Let's be brutally blunt: Nick Chiles is
a crybaby. A full-grown, overblown bucket
Weeping last week on The New York Times’ Op-Ed Page ("Their Eyes Were Reading Smut" January 4, 2006) his tears were a wail that might've been heard 'round the world had boo-hoo been something worth listening to.
It isn't. And he's not.
Why the wet? Street Lit. The Nowest nanosecond in books. Seems little Nickie went into a Borders Books down in Lithonia, Georgia and was "embarrassed and disgusted" to find the stand-alone African-American Literature section "overrun with novels that appeal to our most prurient natures."
Worse, the poor, poor pitiful penman was "ashamed and mortified to see [his] books sitting on the same shelves" with those of these "purveyors of crassness." This smut is not literature, claims the cry-it-all, and should not be shelved as such.
This from a man who (with his wife) has co-written such high literary classics as Love Don't Live Here Anymore and What Brothers Think, What Sistahs Know About Sex: The Real Deal On Passion, Loving and Intimacy.
The nerve of this hack. Apparently cliché-ridden self-help masquerading as fiction is too falutin' to be sided with tales from the hood.
Maybe it's your books that need to be moved, Nick.
Contrary to this naysaying Left Behinder, the new crop of crime stories coming outta the ghetto is an extremely heartening state of bound affairs, it means folk are reading and writing, that written words still have some life in them yet. For a writer, any writer, to bemoan a burst of books is downright shameful.
Heartening too is the tremendous entrepreneurial spirit that has placed those books atop bestseller lists. Sold first from inner city sidewalks, outer borough nightclubs and outta the trunks of cars, street lit has bootstrapped into a bonafide phenomenon, available everywhere. Selling like the hot properties they are.
It's called the free marketplace, Nick. And you’re free to cease and desist, or at least excuse yourself from the fray.
Back in the '80s there was but one place south of 125th Street to buy the works of the likes of Iceberg Slim and Donald Goines – the Port Authority book shop; now anyone anywhere can walk into any bookseller and handily nab not just the Godfathers themselves, but their slew of screaming offspring as well.
So what if the works are a little steamy, a mite dirty, occasionally ultra-violent. That's the Life, Nick. And, for an identifyingly defiant too many few, that's Life. Not everyone gets to Cosby out in the 'burbs and fret themselves over relationships. Some folk are too busy living.
And writing their way ahead. Keisha Ervin (Chyna Black) was a teen mother, Ebony Stroman (The Game Chose Me) was orphaned with two younger sisters and an incarcerated husband, and Vickie Stringer (Let That Be the Reason) is an ex-con, ex-gang banger, who ran whores. Now Ervin's a minor bestseller with three – count ‘em, Nick – books to her credit, Stroman and her husband have their very own publishing house, and Stringer's Triple Crown Publications (named for the Posse with whom she used to run) boasts a stable of authors twelve-strong and a sales record (a reported 300,000 sold during a recent 16-month period) that'd make even the big boys blush.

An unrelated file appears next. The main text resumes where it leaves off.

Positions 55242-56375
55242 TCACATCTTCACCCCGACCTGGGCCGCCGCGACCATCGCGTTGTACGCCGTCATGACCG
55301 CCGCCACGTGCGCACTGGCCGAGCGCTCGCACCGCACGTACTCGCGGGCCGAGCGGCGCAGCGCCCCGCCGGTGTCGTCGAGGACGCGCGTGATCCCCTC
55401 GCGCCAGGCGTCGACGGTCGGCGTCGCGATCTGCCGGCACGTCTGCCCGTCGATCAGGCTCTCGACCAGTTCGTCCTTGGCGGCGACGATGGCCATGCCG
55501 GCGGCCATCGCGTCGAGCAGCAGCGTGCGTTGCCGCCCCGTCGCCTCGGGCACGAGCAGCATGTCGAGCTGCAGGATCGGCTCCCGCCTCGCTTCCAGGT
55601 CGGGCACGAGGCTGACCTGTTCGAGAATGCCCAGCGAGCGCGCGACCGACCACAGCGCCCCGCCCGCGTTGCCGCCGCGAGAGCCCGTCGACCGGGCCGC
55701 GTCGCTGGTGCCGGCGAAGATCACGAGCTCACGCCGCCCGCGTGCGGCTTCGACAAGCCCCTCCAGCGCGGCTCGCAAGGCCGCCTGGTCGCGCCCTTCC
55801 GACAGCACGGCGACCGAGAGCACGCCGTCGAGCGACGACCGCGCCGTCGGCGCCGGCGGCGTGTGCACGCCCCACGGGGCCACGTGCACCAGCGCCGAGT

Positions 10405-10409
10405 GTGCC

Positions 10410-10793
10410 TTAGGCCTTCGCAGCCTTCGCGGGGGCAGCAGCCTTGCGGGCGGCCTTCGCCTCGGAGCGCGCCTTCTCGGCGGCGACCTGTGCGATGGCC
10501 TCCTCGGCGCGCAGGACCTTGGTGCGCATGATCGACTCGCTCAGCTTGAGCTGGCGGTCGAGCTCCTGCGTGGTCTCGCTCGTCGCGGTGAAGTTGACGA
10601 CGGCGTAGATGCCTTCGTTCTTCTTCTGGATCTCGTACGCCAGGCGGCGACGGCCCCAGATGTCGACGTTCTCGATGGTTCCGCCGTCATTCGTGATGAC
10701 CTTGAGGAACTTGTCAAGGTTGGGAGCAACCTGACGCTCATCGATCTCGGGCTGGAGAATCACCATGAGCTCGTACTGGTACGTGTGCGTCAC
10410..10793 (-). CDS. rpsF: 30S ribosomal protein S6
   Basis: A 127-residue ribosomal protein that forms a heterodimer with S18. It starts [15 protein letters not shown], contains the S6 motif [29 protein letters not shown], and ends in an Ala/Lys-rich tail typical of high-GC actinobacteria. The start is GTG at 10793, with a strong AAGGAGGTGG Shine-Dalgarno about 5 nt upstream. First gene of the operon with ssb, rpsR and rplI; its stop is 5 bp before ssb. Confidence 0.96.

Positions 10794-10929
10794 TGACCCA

Chiles claims all this action is "driving out serious writers." Well, discounting the presumption that these bold new fictionists aren't serious about their craft (Who's being crass now, Nick?), we'd have to allow that their very existence is putting a damper on writing itself. Sure street lit is supplanting some so-called serious fiction at the top of the charts in Essence, but it's not because the serious is selling less. It's because the street is selling more.
It’s doubtful Ralph Ellison whined about Chester Himes, and neither Slim nor Goines kept Eldridge Cleaver from delivering Soul on Ice. Hell, even now Walter Mosley seems to sling – and sell – along fine despite – or because of – all the words from the street.
Full disclosure: I'm not Black. But I am a decidedly urban veteran of America's ever-growing gulag, and after a decade-and-a-half of wordwork, I do know some things about books. I know they need to be written, and I know they need to be read. And every bit of writing that gets people reading is a damn good thing.
Even, yes, the writing of ninny Nick Chiles.
If Chiles has a groan, it shouldn't be about sharing shelf space; it should be about how titles are shelved in the first place. There's no reason why books need to be segregated, just as there's no need to segregate people. Fiction is fiction. Period. And should be shelved as such.
Perhaps bookstores should devote an entire section to what's Hot and Happening. Then Chiles wouldn't have to worry about sharing anything. He wouldn't even be there.
And Nick, you might wanna switch shampoos. I understand Johnson's Baby still promises No More Tears.